The NFSCC ran from 2010 to 2022 and served as the overarching blueprint for climate action, emphasising sustainable development and disaster risk reduction. The NCCAP, on the other hand, is still active until 2028 and outlines specific adaptation and mitigation actions. It focuses on seven strategic priorities: food security, water sufficiency, ecosystem and environmental stability, human security, climate-smart industries and services, sustainable energy and knowledge and capacity development.

The National Climate Change Action Plan in the Philippines.
Source: FEED

More recently, the country adopted its National Adaptation Plan (NAP) to address climate adaptation until 2050. The plan doesn’t provide specific adaptation approaches but instead provides a framework to integrate and develop national and regional adaptation strategies. It aims to achieve this by identifying high-risk areas in the country, providing guidance on integrating adaptation considerations and aligning national strategies with international commitments.

Laws About Climate Change in the Philippines

To support the country’s goals, the Philippines has previously passed and is in the process of passing climate change-focused laws. While not nearly an exhaustive list, a few of the most important are listed below.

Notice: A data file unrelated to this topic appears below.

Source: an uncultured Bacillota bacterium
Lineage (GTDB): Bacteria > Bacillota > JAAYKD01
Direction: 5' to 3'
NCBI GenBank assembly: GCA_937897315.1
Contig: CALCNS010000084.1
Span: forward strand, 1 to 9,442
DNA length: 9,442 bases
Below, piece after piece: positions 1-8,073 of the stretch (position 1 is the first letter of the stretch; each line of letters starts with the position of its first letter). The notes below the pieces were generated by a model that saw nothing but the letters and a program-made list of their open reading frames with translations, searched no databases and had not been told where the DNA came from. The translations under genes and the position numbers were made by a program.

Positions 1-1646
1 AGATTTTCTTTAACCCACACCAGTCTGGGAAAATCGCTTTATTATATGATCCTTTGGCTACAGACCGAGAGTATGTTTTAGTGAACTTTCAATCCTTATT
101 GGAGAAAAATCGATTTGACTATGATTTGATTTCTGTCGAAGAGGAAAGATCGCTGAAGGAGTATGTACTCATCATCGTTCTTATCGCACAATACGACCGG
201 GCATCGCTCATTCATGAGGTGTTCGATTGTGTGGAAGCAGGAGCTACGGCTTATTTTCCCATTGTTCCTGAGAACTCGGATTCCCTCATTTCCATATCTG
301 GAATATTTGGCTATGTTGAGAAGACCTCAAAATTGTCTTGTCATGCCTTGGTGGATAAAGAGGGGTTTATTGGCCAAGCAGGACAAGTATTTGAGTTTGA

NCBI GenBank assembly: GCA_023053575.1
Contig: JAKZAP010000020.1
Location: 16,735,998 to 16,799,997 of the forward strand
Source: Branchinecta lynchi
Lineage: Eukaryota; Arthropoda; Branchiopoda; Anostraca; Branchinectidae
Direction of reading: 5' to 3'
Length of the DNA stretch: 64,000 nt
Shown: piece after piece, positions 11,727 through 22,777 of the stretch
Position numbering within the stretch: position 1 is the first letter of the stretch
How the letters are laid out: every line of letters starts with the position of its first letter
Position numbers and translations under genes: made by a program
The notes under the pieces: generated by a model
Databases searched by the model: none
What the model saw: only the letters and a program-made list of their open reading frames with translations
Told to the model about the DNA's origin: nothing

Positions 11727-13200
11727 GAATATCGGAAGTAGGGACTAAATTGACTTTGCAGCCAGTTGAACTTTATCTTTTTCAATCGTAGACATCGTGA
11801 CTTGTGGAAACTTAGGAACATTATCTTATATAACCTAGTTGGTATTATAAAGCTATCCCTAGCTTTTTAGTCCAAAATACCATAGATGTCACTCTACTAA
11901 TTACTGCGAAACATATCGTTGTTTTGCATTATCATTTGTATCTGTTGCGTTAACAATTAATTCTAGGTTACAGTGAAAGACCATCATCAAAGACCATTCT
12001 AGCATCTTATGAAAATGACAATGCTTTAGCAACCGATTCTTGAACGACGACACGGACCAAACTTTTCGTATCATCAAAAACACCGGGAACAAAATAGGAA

The Philippine Climate Change Act

The Philippine Climate Change Act took effect in 2009 and was the country’s first legislation that laid the foundation for the country’s climate policy framework. The act acknowledges that the country is highly at risk due to climate change, and adaptation is necessary. It established the Climate Change Commission, which coordinates, monitors and evaluates climate change programs and action plans. Furthermore, it mandates the integration of climate change in policy creation and development plans, emphasising the need for a cohesive approach to address climate impacts.

The Climate Change Act has significantly shaped climate policy in the Philippines by institutionalising climate action and fostering collaboration among various stakeholders. Establishing the Climate Change Commission has been pivotal in driving the implementation of climate initiatives and ensuring that climate resilience is a national priority.